• Retail items like root touch-up, color conditioners, and styling aids.
  • Video guidance for at-home services
  • At-home color kits.

If you are considering the ever-controversial at-home color kits, you’ll have some additional things to consider, like your relationship with your manufacturer and any agreements you may have with them (for example if you carry Aveda products, selling Aveda color could arguably put you in violation of the non-diversion agreement).

And in considering any of these options, we would suggest that you look into all of the following:

  • Check with your state board of cosmetology to ensure that you are not violating any laws or rules.
  • Check with your insurance agent to verify that you have appropriate coverage (particularly for color or for deliveries if you are offering such services).
  • If you or anyone delivering any items is being paid W-2 wages, you may need to change your designation for BWC, as your current coverage probably does not cover driving.
  • It is also important to understand any orders that may be in place that are particular to your city, county, region, or state.  Some things we had to consider:
    • In Ohio, one order mandates that “all business operations” at salons must cease. So we have chosen not to do any business at all, (even online), through our salons. (All our client support is happening through our salon services enterprise).
    • That is not to say our neighbor salons couldn’t though! One Ohio attorney told us that “Nothing in the Stay-at-home order would prevent selling by phone or web if there is no customer contact.” He said “that type of ‘remote work’ is expressly encouraged” so just because we’re not operating such a business out of our salon may not mean you can’t. Work with your attorney to create a plan that works for you.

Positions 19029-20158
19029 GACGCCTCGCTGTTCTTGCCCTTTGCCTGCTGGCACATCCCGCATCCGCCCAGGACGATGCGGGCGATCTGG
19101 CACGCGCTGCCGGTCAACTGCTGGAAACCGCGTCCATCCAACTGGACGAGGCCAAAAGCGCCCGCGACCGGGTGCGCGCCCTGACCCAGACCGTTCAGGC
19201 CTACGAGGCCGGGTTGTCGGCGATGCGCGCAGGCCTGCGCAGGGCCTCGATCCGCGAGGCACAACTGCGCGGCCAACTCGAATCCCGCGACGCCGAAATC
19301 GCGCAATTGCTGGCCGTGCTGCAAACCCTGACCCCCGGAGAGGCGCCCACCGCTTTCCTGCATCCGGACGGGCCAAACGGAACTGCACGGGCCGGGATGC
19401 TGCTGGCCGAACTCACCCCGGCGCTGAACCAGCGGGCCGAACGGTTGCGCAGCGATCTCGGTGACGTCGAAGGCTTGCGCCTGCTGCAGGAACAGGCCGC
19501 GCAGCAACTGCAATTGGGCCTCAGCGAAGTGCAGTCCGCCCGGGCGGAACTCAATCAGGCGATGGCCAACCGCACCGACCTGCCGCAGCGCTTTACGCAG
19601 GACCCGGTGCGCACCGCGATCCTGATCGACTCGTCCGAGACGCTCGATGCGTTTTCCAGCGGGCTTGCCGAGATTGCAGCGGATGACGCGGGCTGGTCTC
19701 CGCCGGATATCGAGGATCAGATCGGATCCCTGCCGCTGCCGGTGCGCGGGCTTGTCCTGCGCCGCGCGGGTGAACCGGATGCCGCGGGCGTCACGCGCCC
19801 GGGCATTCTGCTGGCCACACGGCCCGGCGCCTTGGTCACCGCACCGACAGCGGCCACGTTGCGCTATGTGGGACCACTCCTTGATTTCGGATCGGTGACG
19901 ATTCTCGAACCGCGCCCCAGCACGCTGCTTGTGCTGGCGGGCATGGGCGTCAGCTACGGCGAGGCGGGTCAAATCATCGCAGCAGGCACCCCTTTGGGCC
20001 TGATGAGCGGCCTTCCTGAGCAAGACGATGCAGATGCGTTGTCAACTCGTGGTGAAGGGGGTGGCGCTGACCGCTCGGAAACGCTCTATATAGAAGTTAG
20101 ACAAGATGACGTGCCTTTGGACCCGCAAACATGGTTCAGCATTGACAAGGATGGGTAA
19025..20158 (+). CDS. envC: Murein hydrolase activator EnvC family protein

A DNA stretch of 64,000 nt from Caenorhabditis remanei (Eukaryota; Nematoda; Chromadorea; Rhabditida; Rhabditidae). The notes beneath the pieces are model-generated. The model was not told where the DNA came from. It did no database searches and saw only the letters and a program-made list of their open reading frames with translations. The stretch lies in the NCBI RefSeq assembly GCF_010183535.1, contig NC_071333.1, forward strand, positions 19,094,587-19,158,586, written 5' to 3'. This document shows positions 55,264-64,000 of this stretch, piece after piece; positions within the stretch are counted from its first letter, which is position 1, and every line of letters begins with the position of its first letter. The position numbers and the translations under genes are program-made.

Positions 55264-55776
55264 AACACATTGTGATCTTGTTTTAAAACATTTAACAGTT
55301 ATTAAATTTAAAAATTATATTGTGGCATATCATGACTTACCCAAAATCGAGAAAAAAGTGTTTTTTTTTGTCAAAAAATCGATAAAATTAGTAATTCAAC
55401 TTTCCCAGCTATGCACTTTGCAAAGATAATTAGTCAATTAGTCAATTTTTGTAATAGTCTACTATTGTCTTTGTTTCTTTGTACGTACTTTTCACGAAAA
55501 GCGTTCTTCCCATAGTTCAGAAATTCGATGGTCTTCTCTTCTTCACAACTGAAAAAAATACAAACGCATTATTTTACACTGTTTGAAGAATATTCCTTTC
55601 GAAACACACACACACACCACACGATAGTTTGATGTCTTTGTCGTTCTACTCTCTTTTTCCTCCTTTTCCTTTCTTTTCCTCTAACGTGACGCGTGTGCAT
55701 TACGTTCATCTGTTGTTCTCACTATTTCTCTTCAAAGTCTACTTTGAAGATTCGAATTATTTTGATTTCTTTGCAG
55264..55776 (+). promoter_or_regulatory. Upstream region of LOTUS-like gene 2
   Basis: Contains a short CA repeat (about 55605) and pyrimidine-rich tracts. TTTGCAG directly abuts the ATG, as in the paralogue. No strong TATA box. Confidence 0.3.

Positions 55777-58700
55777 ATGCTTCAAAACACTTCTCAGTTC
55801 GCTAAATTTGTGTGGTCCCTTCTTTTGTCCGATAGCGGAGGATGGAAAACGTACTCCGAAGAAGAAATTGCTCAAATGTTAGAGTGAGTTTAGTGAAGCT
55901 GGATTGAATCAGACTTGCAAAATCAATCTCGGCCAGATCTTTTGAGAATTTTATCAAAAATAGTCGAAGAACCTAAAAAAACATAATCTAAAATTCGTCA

• What is “essential.”  In Ohio, we are lucky, the retail sale of personal care products is considered essential, but each state has different laws and different levels of oversight, and your attorney is better suited to advise you as to what is permitted under the orders in your state.

Finally, there’s the question of whether to provide services only for existing clients or to accept new clients.

We see both sides of this. On one hand, we have always advocated for our salons and salon clients to market with a healthy respect for any existing client/stylist relationships. In our salons, our code is to never throw any other salon or stylist under the bus, even when we have a client in our chair from another salon for a cut repair or color correction.

On the other hand, if a competitor is not taking care of their clients, someone will and it may as well be you.

For the time being, we’ve decided to communicate Phia Concepts offerings only to the email lists of our member salons and through those salons’ social media accounts. That could change as this stay at home order is extended, though. But rather than marketing outside of our own client base, what we’d rather do is help other salons set up ways to ensure their clients are cared for through this challenging time.

At the end of the day, how you feel in response to this salon closure challenge is a good measure of where you are in your career. Our stylists are reporting that they feel supported, stable, safe, and excited to get back to work as soon as we can reopen.

If you find the current challenges have made you doubt the value you provide to your clients, or you have fallen into a mindset that reduces you to a pair of hands doing what you think your clients could do at home it may be time to invest in some top-quality education.

If you find that you feel you have to withhold valuable information from your clients to continue to provide value, or that the current challenges have moved you to a place of fear, it may be time to find a great coach!

Either way, we’re here to help!